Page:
Students participate in Q and A with President Mary Papazian


Dylan Haviland – General Assignment Reporter 

In front of his peers and faculty members, Sahil Makhijani, sophomore and computer science brought up a question to President Mary Papazian.  Makhijani, also an active member in the computer science club, mentioned the small number of females in his department and was curious if there were scholarships offered to bring female students into the computer science department.

“It’s a great question and it really speaks to the importance of diversity in all areas and the creation of opportunity,” said Papazian.  “Clearly we do some good things around scholarships but it only begins to scratch the surface of what we need to do in supporting our students and enticing opportunity for students.”

Papazian said to Makhijani and the crowd that she will look into the scholarships he mentioned.

The Open Dialogue for Students with President Mary Papazian was hosted for students to address concerns and questions to the staff on recent events on campus.

The discussion is taking place in a time where the costs of new renovations to the Buley Library, the new science building and raised tuition are coming into reality.

“This is our education and we need to take advantage of it. We need to have our input heard by our faculties,” said Makhijani.  “It takes more than one student to get the word out, join student clubs and organizations or just get a group together to talk to a department chair to address the issues like this where you have students come from the entire campus to talk to the president directly.”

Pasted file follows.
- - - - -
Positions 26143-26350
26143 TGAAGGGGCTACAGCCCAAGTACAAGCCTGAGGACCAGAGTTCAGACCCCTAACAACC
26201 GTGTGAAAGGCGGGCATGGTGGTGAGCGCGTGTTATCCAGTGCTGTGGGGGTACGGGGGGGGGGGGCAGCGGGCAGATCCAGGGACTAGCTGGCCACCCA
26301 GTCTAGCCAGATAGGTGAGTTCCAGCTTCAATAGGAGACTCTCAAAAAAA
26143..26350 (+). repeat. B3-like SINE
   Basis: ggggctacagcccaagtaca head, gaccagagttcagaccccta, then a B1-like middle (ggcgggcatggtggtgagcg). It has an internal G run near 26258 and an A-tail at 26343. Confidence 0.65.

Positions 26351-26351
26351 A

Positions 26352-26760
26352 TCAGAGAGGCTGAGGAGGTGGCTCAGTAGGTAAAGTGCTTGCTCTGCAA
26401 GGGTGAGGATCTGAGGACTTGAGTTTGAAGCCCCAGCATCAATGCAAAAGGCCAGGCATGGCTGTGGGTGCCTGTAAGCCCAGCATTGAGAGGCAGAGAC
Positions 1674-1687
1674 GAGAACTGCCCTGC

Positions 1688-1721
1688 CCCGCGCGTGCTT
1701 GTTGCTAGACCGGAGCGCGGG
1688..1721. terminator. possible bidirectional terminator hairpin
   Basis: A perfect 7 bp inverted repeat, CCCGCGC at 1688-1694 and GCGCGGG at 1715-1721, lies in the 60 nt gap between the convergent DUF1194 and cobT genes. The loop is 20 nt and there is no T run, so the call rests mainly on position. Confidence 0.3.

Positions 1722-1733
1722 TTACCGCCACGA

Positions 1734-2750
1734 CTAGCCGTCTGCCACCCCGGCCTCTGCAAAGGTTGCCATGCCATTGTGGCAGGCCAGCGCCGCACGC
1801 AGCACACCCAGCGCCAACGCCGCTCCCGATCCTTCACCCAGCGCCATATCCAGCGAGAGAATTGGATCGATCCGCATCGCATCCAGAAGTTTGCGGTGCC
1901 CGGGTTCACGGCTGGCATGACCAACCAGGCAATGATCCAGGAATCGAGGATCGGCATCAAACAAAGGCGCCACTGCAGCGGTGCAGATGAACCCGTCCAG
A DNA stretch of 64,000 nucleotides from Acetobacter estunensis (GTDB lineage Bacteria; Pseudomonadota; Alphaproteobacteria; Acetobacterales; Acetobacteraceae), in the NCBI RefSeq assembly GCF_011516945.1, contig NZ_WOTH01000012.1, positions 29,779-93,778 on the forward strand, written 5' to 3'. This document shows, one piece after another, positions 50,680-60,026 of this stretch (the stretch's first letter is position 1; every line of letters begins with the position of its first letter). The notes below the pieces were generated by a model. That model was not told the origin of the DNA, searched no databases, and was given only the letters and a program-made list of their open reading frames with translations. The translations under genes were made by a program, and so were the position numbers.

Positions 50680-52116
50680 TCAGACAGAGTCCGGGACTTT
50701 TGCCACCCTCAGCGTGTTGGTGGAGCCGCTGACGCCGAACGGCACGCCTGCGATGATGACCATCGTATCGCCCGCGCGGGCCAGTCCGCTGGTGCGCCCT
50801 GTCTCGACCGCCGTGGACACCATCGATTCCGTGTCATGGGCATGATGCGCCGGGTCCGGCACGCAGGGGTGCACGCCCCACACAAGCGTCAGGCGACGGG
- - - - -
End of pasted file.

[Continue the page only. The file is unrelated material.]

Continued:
Papazian actively engaged students in discussion towards current topics on campus, providing the latest development on topics such as the 4.8 percent tuition increase that, according to Papazian, will become active next fall.

A student brought up scholarship opportunities to help manage the increased tuition.

“Our obligation to you is to look at what we are doing with everything and being as efficient as possible with all of our services and systems that they work well and we are not wasting any dollars,” said Papazian.

The president explained to the audience that students working towards graduating in four years can help battle a tuition debt.  Papazian stressed on students making the right choices towards their major, becoming involved on campus and building relations with alumni.

Papazian mentioned that there is still aspects of programs that may make it difficult to complete in four years.

“Some of it is that we just haven’t created a culture of expectation of a four-year degree,” said Papazian.  “That is something that we have to do collectively because the studies all show that the greatest level of tuition and loan debt happens after the fourth year.”

In addition to pushing towards the expectation of graduating in four years, the president continued on to state the benefits of alumni relationships.

“We are looking to create this network of alumni who are at various stages in their careers who can do many things for us, particularly our young professional alumni that are now out working maybe 10 years and at that time where they are still young enough to remember what it was like to be [students],” said Papazian.  “They are also far enough into their career where they have had success so their mentorship is invaluable.”

Members of the audience also included representatives in the Student Government Association.

“Rather than just talking to students about our problems it’s important to address them and bring them up to someone who can actually help us,” said Joseph Gentile, freshman and business, and representative at large for Student Government Association.

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